Jay Cronley: Schools need a real-world lesson plan
BY JAY CRONLEY World Staff Columnist
Sunday, August 19, 2012
8/19/12 at 4:01 AM
All right, people, listen up.
It's your principal speaking.
Welcome to the annual fall semester teacher's meeting and wishful thinking seminar.
Let's join together to welcome the new faculty members. We couldn't afford name tags. But the new teachers stand out like cheerleaders, all perky and smiling and upright.
Grab a lifejacket and a bailing bucket, and welcome aboard.
Reality check: We're going to try something a little different this season.
Instead of leading off with the yearly cut-back announcements, security updates and hollow pep talks, let's look inward this term and spend some time improving the lot of the most important hard workers in this country.
What's a teacher's average salary around here, thirty-seven, thirty-eight grand? Not even thirty to start?
Most of the birdbrains out there think we're stealing.
Work nine months a year.
Travel Europe the rest.
Tell the students to turn on the computer and look up some dates; see you tomorrow.
We're asked to take a student from workaholic parents who have rotten text-head grammar, or to take a student from an abusive situation, or to take a student from the depths of ill-preparedness, and transform the rascal into a safe and balanced member of society.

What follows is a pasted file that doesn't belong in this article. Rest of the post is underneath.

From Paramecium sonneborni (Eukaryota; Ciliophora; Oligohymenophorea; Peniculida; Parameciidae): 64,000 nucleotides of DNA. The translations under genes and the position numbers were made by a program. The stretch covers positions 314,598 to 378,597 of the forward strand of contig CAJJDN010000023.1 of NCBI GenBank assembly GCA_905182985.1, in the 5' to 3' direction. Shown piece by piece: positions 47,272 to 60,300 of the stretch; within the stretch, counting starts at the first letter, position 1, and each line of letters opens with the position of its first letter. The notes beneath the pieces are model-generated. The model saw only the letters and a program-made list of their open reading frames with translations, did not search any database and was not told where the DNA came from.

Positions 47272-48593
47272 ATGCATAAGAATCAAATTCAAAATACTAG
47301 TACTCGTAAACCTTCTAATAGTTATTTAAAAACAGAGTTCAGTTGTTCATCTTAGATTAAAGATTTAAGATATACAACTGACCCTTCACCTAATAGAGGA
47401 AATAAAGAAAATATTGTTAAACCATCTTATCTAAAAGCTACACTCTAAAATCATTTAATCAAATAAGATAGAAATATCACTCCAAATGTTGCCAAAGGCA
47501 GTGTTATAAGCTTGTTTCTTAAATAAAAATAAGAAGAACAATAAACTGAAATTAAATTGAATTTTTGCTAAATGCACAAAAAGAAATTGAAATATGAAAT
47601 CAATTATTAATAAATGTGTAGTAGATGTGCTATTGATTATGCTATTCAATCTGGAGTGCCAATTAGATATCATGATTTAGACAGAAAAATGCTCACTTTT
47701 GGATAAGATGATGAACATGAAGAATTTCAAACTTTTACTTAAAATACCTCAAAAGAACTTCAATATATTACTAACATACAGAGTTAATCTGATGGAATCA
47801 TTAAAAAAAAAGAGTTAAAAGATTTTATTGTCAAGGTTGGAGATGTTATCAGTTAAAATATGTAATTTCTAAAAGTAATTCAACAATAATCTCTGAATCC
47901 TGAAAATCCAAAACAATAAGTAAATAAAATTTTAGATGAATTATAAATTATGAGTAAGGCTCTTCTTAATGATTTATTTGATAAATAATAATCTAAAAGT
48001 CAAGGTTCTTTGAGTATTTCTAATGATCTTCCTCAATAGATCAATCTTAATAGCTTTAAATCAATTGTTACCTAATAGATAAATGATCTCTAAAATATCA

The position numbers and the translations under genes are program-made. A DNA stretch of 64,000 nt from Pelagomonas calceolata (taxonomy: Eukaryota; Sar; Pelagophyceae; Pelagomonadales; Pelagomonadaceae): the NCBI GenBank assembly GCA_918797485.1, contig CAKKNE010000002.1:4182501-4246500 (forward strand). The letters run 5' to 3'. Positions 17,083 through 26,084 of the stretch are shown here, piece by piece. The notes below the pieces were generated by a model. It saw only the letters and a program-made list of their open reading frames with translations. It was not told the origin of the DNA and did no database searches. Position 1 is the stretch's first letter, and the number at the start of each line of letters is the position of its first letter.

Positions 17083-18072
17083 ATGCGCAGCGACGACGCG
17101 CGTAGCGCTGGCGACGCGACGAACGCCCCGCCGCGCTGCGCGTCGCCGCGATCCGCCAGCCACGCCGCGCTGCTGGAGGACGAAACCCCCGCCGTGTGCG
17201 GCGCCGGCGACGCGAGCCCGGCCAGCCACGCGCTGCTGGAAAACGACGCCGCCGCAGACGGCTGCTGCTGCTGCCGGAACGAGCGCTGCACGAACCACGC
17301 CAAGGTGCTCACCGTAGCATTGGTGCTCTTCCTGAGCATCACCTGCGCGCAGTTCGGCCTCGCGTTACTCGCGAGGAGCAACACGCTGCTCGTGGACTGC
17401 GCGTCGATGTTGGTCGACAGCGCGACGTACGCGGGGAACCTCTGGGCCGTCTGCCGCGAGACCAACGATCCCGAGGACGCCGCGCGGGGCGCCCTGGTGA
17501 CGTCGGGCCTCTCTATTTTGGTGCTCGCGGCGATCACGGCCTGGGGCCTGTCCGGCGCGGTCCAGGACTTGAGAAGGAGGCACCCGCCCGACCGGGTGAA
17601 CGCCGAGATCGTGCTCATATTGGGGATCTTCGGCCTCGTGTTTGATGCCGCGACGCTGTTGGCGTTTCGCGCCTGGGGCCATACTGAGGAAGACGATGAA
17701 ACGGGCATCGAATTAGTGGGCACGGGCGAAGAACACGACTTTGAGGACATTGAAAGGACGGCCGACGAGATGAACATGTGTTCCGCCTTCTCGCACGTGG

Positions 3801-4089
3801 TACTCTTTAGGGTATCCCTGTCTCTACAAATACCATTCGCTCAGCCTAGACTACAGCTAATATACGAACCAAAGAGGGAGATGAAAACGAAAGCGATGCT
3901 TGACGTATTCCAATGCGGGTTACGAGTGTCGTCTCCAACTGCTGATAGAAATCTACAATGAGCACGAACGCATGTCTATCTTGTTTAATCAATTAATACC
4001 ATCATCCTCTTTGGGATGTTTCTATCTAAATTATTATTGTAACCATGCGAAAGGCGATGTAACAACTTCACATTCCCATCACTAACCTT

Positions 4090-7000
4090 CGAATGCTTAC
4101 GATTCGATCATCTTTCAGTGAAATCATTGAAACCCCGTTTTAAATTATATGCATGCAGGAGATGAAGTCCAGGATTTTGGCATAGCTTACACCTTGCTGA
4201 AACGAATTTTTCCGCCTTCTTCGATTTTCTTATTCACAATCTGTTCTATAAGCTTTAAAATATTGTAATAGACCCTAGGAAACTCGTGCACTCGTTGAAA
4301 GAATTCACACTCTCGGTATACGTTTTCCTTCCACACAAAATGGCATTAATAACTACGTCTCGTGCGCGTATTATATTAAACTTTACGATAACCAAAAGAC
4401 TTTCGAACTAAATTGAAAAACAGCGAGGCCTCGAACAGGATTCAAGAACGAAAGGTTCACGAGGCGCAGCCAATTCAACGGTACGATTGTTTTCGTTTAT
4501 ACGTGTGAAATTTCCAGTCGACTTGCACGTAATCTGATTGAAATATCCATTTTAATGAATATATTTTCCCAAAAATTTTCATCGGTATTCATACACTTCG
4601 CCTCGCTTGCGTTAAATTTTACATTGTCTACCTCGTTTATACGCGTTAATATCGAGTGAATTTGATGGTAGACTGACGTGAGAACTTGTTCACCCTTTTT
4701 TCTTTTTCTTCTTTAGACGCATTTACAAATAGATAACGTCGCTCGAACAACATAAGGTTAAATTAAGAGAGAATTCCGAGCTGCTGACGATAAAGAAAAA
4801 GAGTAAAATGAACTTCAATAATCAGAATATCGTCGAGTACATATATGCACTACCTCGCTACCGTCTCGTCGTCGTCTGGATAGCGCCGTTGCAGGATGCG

We're asked to police, to entertain, to interest, to counsel, to understand, to forgive, to tolerate and to improve, against significant odds.
They want us to present the equivalent of five original lesson-plan speeches per day for what turns out to be less than they would pay a baby-sitter.
Keep on rocking: All right, people, here's the plan.
First, we watch a feature presentation of the brilliant film, "The Blackboard Jungle," starring Glenn Ford as a teacher at an inner-city school full of maniacs and untapped genius.
Vic Morrow is the king of the student punks.
Sidney Poitier has untapped potential.
The faculty lounge resembled a Red Cross emergency center.
It was louder inside the average classroom than it was outside on the street.
This was the first motion picture to use rock 'n' roll music - Bill Haley's "Rock Around the Clock" - as a soundtrack. The opening scene set to that music is pure art.
After watching this show, then we stand together and hold out for more money - see how they'd like having their little angels home some more.
Original Print Headline: Needed: Lesson plan for real world